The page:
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Drew Davis
04-14-1999, 06:58 PM
What's a good tape for stretching watercolor paper? Gum strip seems to have completely disappeared in my area, whether from art supply or office supply stores. All they have now is self-adhesive plastic stuff, or masking tape. I found some linen archival tape, but that's pretty expensive for throwaway applications like this, fine as it may be for mounting.

efountain
05-01-1999, 06:59 PM
Hello, Drew:
I've noticed also that the gummed brown wrapping tape seems to be harder and harder to find. You can try some unlikely places like Walgreen's, K-Mart, etc. rather than the art supply stores. I sure wouldn't use linen tape for this purpose...it's way too expensive.

If you have no luck finding the gummed tape, you might consider this "closing door" as an opportunity to make the switch to another type of stretching system.

I use a lightweight wood drawing board and a regular household stapler in the "tacking" position, and just staple my paper down while it's wet to the board, and let it dry. I use a flat, spatula-like staple remover (made by Bostitch) to remove the staples once I've finished the painting.

There are lots of other ways to stretch watercolor paper...some pretty fancy ones that force the paper edges into grooves, etc. etc. Look at some of the art supply catalogs and see what's available.

Good luck!
Ellen Fountain
Contributing Editor

jvloot
06-11-1999, 08:22 PM
Yes, stapling is the best way to go. Most professional watercolor papers have had their acid removed so that the painting wouldn't yellow over the years and last for more than a century; however, I'm concerned that the gum that is on the tape used for wrapping packages when used for stretching watercolor paper does contain acids and these will seep into the wet paper, thus leading to deterioration in a much shorter period of time. Unless the tape manufacturer says otherwise, I would stay away from tape and only use staples.

Drew Davis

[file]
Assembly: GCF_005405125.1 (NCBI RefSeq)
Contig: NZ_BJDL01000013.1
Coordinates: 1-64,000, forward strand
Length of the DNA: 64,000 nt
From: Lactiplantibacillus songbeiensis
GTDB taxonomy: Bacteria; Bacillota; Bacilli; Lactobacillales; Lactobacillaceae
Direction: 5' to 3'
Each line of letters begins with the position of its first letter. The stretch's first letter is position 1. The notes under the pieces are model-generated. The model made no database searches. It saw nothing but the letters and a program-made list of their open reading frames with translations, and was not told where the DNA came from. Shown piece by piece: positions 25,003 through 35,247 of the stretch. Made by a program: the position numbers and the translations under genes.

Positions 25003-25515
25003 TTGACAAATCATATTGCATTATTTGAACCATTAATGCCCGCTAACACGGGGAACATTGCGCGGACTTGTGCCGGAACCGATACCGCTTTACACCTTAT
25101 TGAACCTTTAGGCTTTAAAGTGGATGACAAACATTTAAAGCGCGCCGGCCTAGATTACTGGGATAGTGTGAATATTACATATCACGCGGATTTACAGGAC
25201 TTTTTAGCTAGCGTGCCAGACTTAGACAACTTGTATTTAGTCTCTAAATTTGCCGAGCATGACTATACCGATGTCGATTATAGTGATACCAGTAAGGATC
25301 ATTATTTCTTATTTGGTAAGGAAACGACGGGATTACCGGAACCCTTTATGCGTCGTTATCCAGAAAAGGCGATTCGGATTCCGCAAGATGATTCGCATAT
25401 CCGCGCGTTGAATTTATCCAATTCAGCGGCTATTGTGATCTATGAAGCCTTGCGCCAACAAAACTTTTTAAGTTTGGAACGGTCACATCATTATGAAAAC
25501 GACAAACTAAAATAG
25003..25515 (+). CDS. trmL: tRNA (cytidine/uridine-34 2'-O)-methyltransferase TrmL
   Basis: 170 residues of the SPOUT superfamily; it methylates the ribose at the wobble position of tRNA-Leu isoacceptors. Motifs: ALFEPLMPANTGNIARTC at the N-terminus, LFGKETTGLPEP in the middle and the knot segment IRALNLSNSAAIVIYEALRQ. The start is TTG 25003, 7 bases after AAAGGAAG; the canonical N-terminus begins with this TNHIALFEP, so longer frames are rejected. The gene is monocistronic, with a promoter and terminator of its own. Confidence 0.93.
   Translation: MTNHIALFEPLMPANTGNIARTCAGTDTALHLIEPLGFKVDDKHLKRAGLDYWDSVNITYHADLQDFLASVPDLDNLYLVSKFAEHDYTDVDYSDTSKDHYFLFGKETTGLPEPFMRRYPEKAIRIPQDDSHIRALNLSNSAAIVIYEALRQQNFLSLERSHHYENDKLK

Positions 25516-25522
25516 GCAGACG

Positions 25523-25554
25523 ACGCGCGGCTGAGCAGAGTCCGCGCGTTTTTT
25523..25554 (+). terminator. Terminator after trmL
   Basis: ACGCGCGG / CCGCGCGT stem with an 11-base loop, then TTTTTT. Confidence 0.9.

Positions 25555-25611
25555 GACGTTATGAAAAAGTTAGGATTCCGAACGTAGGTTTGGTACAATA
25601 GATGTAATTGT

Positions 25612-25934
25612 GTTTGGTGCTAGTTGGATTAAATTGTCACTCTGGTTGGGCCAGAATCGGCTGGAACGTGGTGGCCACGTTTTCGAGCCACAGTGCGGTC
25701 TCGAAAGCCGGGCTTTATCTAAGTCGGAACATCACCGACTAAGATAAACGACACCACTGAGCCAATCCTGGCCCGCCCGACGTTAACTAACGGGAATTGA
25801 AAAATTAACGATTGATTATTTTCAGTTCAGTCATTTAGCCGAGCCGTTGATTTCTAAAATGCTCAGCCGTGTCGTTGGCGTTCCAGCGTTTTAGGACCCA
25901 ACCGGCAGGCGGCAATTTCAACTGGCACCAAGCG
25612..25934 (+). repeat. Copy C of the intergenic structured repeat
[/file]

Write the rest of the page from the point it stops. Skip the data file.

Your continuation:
06-13-1999, 12:21 AM
The good old-fashioned stuff was just gum arabic on paper, so it was pretty safe. Not so great for wrapping packages, I have to admit http://www.wetcanvas.com/ubb/smile.gif The new stuff I don't trust, either.

It always seemed like you'd go through a lot of boards by using tacks or staples. Don't they chew up the surface pretty quickly, especially if you use a lot of them, as you'd need to avoid straining the paper at a few attachment points? I'll evidently be giving it a try anyway, but that notion was why I started out with tape instead of staples in the first place.

gypsy
08-15-1999, 10:50 PM
Check out drafting tape such as architects use. Stretchin is not really necessary anymore if you use heavy enough paper. Try at least 140 pound.

Drew Davis
11-20-1999, 10:54 AM
I discovered a roll of the good old fashioned gummed paper stuff at Dick Blick. (Not exactly an exotic source, but the "local" one isn't all that local to me; I just happened to be in the neighborhood yesterday.) They're online, too, (www.dickblick.com) if anyone else is having similar trouble.

Louise
12-14-1999, 07:14 PM
Are you saying that masking tape is too acid to use? Even if you don't leave it on too long? Up north here, especially with the heat on, masking tape doesn't seem to stay on my paper for more than a day or two before coming unglued, at least in some sections of the paper.
The other alternative is to use heavier paper and just use clips to clip onto a board. 300# is great.
Louise

------------------
Website: http://www.wordrunner.com/louweez